Logging companies did not offer medical insurance. If a man was injured on the job, the company might pay for his initial treatment, but extended care was the man’s responsibility. By the late 1800s, many men purchased hospital tickets that entitled them to treatment at the nearest hospital. Disability insurance did not exist for loggers. Agents from insurance companies or hospitals traveled to logging camps, selling tickets that entitled owners to hospitalization but no other benefits. The only problem was that the nearest hospital might be half a day or more away.
The logging camps were dangerous places to live and work. Apart from injuries in the woods, frostbite was an on-going concern. Many loggers suffered the effects of the cold for the rest of their lives. Cuts and other minor wounds were often doctored with balsam pitch or a pinch of chewed tobacco. Cooks did all they could to prevent epidemics such as smallpox or typhoid by maintaining high standards of cleanliness. Men treated themselves with Winslow’s medicines when they had headaches or stomach aches. Although not common, there were reports of wolves attacking lone loggers in the woods. On the river, a man could easily be killed if he fell beneath a pile of logs and could not get free.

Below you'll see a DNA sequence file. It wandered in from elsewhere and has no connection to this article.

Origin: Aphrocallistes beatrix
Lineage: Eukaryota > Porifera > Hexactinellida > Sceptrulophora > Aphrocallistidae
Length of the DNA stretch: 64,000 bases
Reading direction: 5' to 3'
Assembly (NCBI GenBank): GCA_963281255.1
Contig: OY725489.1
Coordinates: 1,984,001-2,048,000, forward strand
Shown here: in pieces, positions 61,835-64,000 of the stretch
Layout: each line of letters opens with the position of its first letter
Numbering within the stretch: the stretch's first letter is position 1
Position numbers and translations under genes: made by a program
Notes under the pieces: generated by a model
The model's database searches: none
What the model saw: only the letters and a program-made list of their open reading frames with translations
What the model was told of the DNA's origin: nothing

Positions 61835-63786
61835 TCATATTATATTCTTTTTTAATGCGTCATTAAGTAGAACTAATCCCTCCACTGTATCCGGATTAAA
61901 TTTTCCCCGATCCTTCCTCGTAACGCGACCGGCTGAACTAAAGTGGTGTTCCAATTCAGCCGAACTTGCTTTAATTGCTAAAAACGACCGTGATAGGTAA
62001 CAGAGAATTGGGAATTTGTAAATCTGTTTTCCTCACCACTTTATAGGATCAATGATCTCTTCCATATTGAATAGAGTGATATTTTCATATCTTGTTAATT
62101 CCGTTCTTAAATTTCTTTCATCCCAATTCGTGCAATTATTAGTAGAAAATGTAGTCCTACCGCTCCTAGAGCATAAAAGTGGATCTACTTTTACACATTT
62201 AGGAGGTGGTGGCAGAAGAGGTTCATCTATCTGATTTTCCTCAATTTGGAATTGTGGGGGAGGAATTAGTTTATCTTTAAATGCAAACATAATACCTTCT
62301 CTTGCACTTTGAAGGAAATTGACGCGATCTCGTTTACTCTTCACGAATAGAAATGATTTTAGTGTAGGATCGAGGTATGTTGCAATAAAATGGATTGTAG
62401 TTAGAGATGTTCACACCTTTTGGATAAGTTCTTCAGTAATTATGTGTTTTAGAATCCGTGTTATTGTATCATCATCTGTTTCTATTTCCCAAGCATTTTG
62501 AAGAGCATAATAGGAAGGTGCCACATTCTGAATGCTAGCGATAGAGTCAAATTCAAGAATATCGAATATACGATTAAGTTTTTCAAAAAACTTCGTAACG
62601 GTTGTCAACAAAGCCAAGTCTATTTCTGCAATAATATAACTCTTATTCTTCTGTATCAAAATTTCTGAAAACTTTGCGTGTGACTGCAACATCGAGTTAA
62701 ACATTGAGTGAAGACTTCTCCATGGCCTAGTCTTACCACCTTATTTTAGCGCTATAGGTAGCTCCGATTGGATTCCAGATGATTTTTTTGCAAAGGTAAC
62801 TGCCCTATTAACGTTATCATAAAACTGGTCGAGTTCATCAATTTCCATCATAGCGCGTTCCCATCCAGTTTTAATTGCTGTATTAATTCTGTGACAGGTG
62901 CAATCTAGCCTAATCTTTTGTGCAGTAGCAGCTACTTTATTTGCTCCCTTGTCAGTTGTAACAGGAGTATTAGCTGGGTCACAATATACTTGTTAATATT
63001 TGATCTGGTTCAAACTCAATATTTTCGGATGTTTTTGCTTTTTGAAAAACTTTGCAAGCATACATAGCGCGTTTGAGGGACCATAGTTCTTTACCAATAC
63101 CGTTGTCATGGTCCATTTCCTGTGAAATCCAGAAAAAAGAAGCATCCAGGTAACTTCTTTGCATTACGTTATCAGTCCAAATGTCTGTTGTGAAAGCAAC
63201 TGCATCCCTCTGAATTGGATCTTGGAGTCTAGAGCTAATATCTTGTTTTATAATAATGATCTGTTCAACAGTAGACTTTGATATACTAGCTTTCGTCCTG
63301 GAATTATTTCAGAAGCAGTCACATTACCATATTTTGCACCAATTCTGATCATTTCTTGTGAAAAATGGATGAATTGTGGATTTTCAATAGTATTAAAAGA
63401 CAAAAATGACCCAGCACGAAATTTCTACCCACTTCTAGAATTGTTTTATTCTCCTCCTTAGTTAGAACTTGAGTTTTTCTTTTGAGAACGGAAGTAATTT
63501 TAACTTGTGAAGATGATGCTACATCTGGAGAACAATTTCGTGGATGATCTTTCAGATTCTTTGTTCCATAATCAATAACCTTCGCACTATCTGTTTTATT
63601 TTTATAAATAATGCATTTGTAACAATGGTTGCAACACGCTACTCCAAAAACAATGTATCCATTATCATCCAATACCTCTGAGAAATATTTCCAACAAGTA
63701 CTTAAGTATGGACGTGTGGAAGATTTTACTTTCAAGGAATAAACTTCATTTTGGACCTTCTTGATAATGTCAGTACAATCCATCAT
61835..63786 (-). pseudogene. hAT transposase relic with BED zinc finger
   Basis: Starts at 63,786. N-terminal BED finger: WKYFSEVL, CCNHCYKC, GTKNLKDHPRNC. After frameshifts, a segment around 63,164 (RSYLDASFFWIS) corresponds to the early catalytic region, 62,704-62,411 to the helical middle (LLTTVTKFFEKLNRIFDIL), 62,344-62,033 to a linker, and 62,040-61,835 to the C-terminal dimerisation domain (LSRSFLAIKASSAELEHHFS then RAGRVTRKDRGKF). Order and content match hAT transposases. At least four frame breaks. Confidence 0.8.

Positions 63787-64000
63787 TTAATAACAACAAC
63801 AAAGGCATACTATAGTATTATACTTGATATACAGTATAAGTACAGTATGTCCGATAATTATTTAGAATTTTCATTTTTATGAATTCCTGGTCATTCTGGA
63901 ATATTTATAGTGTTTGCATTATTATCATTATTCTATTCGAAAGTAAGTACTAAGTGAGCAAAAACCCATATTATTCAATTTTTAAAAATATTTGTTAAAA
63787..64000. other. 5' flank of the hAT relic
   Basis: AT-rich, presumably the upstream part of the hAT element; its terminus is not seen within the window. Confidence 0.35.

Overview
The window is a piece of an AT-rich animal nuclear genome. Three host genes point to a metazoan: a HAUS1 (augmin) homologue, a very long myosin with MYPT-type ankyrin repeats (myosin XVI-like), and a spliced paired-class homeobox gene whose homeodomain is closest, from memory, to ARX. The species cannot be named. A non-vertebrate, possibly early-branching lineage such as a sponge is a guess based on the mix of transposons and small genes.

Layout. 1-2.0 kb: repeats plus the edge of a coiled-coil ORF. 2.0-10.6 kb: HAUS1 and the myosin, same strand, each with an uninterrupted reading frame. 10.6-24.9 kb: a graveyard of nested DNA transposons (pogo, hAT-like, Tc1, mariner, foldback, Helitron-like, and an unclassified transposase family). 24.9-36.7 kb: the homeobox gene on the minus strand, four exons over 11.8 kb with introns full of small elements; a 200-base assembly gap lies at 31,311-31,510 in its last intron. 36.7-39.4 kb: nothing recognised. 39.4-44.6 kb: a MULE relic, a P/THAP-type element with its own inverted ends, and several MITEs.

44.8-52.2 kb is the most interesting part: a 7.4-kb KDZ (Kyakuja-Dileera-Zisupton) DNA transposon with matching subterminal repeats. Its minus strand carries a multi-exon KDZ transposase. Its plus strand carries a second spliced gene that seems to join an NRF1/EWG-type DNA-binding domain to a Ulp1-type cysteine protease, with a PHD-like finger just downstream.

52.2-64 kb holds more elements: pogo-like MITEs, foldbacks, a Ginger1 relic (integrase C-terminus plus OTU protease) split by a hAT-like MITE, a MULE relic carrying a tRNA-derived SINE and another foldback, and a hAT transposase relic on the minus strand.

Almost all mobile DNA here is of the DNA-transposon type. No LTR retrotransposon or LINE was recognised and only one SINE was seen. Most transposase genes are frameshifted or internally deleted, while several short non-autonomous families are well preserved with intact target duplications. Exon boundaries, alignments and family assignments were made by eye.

“Sawdust City,” was the name that Eau Claire went by in the 1880s when it was said to have more sawmills than any other town in the world. The life of the town revolved around the scream of saws and the hiss of the steam engines that powered them. In the early days, before dams were constructed to maintain a steady flow of water and logs, low water on the Chippewa could have disastrous consequences for the Eau Claire families who depended on work at the mills for their livelihood. Yet when the pine ran out and the mills shut down for good around 1900, Eau Claire found new ways to prosper.
Before the logs were put in the river to be driven to the mills, each was stamped with the symbol of the company that owned it. When the logs reached the boom where they were sorted, the crew there relied on the marks to direct the logs to the appropriate mill. A log without a stamp was called a “prize”
Riding the logs downstream in the spring was a dangerous job in the Chippewa Valley. The Chippewa river fell about 900 feet in 267 miles which made the spring drives even more dangerous. The Wisconsin River was the most difficult river to drive--it was crooked with numerous rapids.
A board foot is not a wooden shoe but a way that lumbermen use to measure timber. A board foot is a square of wood that is 12 inches long and 12 inches wide and one inch thick. When we say that Wisconsin contained 130 billion board feet of timber, what does that really mean? It means that Wisconsin pine could build 13 million small houses or make a one-foot path that would circle the Earth a thousand times.